Lincoln's first command was that of a forward outpost at Bound Brook, New Jersey, only 3 miles (4.8 km) from British sentries outside New Brunswick. He established his headquarters at the nearby Van Horne House. After months of skirmishing, his post was the target of a surprise attack on April 13, 1777. In the Battle of Bound Brook he was defeated by a much larger force under the command of Lord Cornwallis, barely escaping capture.
Lincoln was transported to Albany, where he was treated, and where he learned of Burgoyne's October 17 surrender. His son helped him return him to Hingham in February 1778, where he convalesced for several months. The injury left his right leg two inches shorter than the left, and for many years the ankle wound was prone to reopening and the danger of infection. During his recovery Lincoln learned that General Arnold's seniority had been restored, reducing Lincoln to the lowest-ranked major general. Although he considered resignation over the slight, Washington and supporters in the Continental Congress assured him of his value to the army.
Lincoln rejoined Washington outside New York in August 1778, and was appointed commander of the Southern department in September. Washington sent Lincoln, Lafayette and Lee (Henry "Light Horse Harry") to the Southern Department to oppose the British army under Clinton and Cornwallis. Lincoln participated in the unsuccessful French-led siege of Savannah, Georgia in October 1779, after which he retreated to Charleston, South Carolina. He took command of the garrison of Charleston. In March 1780 the city was surrounded by a sizable British force dispatched from New York. After a relatively brief siege Lincoln was forced to surrender more than 5,000 men to Lieutenant General Sir Henry Clinton on May 12, 1780, but did so in a way that allowed the South Carolina militia to escape as well as some Continental forces, that annoyed the British toward Lincoln.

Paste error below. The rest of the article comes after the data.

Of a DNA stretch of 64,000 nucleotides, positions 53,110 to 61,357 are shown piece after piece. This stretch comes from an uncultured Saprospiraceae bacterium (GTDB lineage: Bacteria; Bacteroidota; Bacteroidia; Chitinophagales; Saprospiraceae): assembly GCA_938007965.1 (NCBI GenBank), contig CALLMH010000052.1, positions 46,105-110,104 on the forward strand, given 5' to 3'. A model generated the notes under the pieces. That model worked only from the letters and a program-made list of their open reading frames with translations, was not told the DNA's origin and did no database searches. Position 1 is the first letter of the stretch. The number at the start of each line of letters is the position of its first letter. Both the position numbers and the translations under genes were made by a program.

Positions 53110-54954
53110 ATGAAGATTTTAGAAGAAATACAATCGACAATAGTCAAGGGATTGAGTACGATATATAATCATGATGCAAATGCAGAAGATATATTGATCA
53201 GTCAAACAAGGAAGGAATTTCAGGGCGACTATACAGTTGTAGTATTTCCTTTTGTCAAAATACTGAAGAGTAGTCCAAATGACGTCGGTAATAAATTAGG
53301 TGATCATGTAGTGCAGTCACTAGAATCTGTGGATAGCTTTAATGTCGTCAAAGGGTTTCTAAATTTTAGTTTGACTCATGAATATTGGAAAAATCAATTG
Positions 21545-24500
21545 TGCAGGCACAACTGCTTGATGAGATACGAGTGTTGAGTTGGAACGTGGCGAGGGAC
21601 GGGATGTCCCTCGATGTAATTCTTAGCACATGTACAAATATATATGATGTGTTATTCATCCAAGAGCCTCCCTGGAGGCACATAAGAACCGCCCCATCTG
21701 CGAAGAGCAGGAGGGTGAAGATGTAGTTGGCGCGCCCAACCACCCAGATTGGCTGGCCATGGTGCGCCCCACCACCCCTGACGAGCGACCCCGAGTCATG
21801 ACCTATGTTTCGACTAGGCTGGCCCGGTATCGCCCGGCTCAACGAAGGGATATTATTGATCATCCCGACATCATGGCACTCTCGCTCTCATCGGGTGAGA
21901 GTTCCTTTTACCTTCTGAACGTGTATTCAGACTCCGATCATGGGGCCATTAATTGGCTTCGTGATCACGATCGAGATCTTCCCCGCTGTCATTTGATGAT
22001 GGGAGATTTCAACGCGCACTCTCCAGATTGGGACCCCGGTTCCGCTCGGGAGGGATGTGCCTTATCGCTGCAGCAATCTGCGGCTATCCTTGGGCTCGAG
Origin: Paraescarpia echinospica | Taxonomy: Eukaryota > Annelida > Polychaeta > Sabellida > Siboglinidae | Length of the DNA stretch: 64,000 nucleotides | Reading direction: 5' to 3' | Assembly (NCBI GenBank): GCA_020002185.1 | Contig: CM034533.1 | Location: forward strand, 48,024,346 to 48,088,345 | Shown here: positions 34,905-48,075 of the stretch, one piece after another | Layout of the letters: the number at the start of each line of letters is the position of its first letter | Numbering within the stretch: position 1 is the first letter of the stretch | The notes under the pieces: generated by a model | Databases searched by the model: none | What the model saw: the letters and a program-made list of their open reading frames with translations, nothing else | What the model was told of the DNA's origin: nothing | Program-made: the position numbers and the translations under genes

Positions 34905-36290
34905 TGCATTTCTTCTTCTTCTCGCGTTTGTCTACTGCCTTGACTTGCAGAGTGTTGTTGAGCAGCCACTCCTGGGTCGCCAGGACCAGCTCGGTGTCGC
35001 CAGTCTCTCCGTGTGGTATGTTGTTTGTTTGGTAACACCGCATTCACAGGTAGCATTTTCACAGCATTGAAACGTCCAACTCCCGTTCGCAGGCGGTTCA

From 1781 to late 1783, Lincoln served as the first United States Secretary of War. He was appointed by the Confederation Congress under the Articles of Confederation and Perpetual Union, adopted 1781. He was succeeded in the post by Continental Army artillery chief, Gen. Henry Knox, (who later continued in the position under the new Federal Constitution of 1787, with first President George Washington, during his first term, 1789-1795). He was elected a Fellow of the American Academy of Arts and Sciences in 1781.
In 1787, Lincoln was a member of the Massachusetts state convention that ratified the United States Constitution. Earlier in 1787, Lincoln helped put an end to an uprising of farmers known as Shays' Rebellion. The uprising, one of whose consequences was increased calls for a stronger central U.S. government, ended when Lincoln's militia attacked the rebels and forced them to surrender in February.
He stayed active in public life in various capacities, including a term as Lieutenant Governor of Massachusetts and many years as the Collector of the Port of Boston. He retired from public life in 1809 and died in Hingham on May 9, 1810.
Lincoln's lifelong home still stands. It was declared a National Historic Landmark in 1972, and is listed on the National Register of Historic Places.
Places named "Lincoln" in the American South tend to be named after Benjamin Lincoln rather than Abraham Lincoln, the 16th President (the two were not related). Counties and/or towns in Alabama, Georgia, Kentucky, Missouri, North Carolina, and Tennessee are named in his honor, as are communities in North Carolina (Lincolnton), Vermont (Lincoln), and Maine (Lincolnville). Streets in Columbia, South Carolina and Savannah, Georgia bear his name, as does Lincoln Hall at the United States Coast Guard Training Center in Yorktown, Virginia.